Classical review: Opera star Eric Owens presents a serious, stellar concert at Blair

Eric Owens sings serious songs that explore the full spectrum of human sentiment. His recitals, as a general rule, don’t make for easy listening.

owensySo the renowned bass baritone seemed genuinely gratified at the end of his concert on Saturday night at the Blair School of Music’s Ingram Hall. Owens and his collaborative pianist, Warren Jones, had just finished a program that featured more than its fair share of dark, emotionally wrenching songs. Yet the hall was as full at the end of the concert as it had been at the beginning.

“Thank you so much for getting through that first half,” said Owens, who was basking in the glow of a warm and sustained standing ovation. “You were there with me the whole time.”

In recent years, the 42-year-old Owens has enjoyed considerable success as an opera singer. He appeared in the premiere of John Adams’ Doctor Atomic, sang the title role in Elliot Goldenthal’s Grendel and was lavishly praised for his performance of Alberich in the Metropolitan Opera’s recent production of Wagner’s “Ring Cycle.”

One might have expected Owens’ Nashville program to have included a few show-stopping opera arias. Instead, he went in the opposite direction, performing subdued German and French art songs. No one complained. Owens’ dramatic stage presence and rich, expressive singing kept us riveted in our seats.

He opened the recital with Hugo Wolf’s “Three Songs on Poems by Michelangelo,” the last songs the composer wrote before his death in an asylum in 1903. These are among the most profound and also somber songs that Wolf ever wrote. The second piece, “Everything Ends Which Comes to Be,” is practically the embodiment of resignation. Owens sang these songs with a burnished tone and a palpable sense of sadness. Jones provided sensitively nuanced accompaniment.

From that abyss, Owens leapt into the Mariana Trench of Robert Schumann’s dark psychology. Schumann had a lifelong fascination with literature that often had a dark, fantastical and even sinister bent. For instance, he set to music Hans Christian Andersen’s “A Mother’s Dream,” about a woman cradling her infant while crows outside the window gather with evil intent. Owens inhabited this song, singing of the mother with warm expression and of the crows with maliciousness

The three Franz Schubert songs that ended the recital’s first half found their inspiration in ancient mythology.  Despair was nowhere to be found in these pieces. Owens sang of “Prometheus” and the “Journey to Hades” with rage and defiance.

Owens’ voice had seemed stentorian and steely in his German selections. After intermission, he brought a softer, gauzier vocal quality to the program’s French songs. He sang Debussy’s “Beautiful Evening” with a lustrous sound that imparted just a hint of melancholy. His performance of Ravel’s “Drinking Song” was a hoot, with the bass baritone swaying tipsily in front of the Steinway. Jones proved to be an expert designated driver, playing all of the French music with precision, brilliance and sensitivity.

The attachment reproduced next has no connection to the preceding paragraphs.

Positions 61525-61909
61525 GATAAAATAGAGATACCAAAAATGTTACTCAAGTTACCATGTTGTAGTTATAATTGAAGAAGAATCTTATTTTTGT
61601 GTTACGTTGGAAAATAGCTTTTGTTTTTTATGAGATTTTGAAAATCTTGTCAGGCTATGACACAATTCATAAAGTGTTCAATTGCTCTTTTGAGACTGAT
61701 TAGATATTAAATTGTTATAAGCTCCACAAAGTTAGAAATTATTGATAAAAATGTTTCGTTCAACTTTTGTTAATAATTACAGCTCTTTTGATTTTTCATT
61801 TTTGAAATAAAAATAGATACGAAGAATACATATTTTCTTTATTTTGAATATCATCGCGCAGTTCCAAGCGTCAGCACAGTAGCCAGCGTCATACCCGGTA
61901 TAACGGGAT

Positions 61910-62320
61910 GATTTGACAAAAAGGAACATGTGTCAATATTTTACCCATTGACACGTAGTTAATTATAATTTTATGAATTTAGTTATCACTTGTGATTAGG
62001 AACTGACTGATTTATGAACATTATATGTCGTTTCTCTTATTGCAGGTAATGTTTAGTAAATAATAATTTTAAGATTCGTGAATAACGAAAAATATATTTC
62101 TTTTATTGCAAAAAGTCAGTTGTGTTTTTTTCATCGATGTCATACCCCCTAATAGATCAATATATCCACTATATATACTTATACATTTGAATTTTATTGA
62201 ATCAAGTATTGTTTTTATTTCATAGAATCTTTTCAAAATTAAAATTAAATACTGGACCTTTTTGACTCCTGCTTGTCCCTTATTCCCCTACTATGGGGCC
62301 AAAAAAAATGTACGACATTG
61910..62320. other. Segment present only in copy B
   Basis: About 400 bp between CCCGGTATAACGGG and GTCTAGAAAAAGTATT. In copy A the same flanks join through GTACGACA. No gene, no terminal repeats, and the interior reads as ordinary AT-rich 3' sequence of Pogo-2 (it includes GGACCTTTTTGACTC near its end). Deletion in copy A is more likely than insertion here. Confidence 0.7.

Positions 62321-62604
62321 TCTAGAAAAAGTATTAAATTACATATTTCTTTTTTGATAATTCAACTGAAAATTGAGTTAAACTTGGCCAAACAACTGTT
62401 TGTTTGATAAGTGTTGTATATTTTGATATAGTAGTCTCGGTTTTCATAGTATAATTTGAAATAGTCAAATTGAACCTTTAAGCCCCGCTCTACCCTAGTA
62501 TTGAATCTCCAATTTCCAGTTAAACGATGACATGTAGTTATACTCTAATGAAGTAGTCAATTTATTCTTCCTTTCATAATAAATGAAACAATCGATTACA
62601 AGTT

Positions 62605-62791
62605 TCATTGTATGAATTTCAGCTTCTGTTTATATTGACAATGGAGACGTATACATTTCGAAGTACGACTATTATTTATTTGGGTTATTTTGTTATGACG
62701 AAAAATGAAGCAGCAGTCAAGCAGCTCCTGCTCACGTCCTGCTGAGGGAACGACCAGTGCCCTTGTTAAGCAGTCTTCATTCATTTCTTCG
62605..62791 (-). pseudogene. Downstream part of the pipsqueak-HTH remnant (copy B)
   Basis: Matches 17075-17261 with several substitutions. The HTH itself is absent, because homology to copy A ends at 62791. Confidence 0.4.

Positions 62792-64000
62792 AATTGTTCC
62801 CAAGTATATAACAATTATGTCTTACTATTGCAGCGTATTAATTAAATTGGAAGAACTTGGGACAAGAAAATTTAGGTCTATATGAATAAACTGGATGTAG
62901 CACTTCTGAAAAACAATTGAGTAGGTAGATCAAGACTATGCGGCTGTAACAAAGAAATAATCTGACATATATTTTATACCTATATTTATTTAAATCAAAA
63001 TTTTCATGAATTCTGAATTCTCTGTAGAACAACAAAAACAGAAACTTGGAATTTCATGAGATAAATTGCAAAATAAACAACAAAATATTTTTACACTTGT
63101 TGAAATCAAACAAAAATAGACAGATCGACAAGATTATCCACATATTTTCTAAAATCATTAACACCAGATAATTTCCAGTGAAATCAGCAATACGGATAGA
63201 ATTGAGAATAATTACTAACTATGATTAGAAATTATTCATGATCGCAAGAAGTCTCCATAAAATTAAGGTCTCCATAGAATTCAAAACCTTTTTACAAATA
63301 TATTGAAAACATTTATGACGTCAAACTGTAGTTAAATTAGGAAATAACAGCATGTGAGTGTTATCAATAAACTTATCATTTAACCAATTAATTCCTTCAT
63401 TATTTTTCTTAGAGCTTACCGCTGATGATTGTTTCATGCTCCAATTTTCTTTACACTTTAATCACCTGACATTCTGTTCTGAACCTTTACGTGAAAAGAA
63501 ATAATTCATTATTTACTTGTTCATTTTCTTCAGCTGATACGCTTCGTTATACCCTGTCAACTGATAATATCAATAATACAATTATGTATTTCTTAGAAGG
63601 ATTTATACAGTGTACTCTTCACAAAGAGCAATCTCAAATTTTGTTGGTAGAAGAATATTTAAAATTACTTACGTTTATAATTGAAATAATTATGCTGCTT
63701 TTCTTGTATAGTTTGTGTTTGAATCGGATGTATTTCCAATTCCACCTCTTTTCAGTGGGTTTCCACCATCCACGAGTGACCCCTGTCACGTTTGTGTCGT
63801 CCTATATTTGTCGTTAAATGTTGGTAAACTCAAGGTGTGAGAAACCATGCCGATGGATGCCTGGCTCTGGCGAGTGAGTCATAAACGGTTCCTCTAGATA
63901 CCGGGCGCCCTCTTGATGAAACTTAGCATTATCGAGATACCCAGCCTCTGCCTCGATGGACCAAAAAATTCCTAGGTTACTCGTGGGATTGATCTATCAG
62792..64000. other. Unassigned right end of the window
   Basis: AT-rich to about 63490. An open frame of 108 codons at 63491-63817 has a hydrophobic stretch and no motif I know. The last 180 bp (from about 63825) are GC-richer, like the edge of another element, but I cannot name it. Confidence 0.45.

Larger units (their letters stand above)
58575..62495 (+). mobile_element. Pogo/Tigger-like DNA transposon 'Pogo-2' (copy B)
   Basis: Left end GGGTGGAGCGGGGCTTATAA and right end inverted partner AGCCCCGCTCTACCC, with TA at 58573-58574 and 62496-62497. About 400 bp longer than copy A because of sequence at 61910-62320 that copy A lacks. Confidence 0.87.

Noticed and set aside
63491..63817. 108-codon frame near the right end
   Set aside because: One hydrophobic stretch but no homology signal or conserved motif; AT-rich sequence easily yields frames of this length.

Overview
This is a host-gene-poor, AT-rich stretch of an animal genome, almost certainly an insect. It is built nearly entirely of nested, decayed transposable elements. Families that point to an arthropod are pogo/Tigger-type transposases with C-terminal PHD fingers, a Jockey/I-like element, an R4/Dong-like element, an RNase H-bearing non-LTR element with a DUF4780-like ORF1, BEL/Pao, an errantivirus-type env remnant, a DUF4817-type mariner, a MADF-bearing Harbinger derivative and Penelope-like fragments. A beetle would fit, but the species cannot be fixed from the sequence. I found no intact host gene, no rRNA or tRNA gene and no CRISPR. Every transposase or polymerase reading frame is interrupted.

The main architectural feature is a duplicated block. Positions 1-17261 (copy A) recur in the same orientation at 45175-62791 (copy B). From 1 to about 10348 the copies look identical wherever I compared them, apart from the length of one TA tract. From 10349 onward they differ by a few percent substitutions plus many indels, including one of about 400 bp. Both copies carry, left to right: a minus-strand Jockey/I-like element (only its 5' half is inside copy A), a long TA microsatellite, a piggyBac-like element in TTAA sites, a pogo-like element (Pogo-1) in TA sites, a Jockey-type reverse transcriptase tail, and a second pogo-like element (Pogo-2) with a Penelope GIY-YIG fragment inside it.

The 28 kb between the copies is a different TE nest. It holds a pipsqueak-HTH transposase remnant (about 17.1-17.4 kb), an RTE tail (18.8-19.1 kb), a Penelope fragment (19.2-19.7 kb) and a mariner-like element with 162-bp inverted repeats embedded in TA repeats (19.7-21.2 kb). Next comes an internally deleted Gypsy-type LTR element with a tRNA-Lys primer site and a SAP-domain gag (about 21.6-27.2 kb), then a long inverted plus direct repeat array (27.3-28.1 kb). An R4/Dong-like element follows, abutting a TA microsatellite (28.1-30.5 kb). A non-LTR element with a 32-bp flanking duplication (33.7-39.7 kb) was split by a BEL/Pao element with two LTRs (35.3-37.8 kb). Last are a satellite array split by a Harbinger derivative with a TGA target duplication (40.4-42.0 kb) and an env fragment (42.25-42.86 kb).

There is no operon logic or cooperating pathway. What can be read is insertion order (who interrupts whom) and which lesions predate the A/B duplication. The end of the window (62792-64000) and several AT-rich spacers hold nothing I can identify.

Given Owens’ success in the Met’s “Ring Cycle,” everyone now expects him to perform Wagner. On Saturday, he obliged with the unexpected, a Wagner song called “The Two Grenadiers” that is actually sung in French. Owens performed this number with élan.

At the end of such a long and often unsparing recital, one might have anticipated nothing more than polite applause. The audience, however, greeted Owens and Jones with a rousing ovation. The duo returned that favor with two unforgettably beautiful encores – Purcell’s “Music for a While” and Copland’s setting of “At the River.”

Photo Credit: Paul Sirochman

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About John Pitcher

John Pitcher is the chief classical music, jazz and dance critic as well as co-founder of ArtsNash. He has been a classical music critic for the Washington Post, the Rochester (NY) Democrat and Chronicle, National Public Radio’s Performance Today (NPR), and the Nashville Scene. His writings about music and the arts have also appeared in Symphony Magazine, American Record Guide and Stagebill Magazine, among other publications. Pitcher earned his master’s degree in journalism from Columbia University’s Graduate School of Journalism, where he studied arts writing with Judith Crist and Phyllis Garland. His work has received the New York State Associated Press award for outstanding classical music criticism.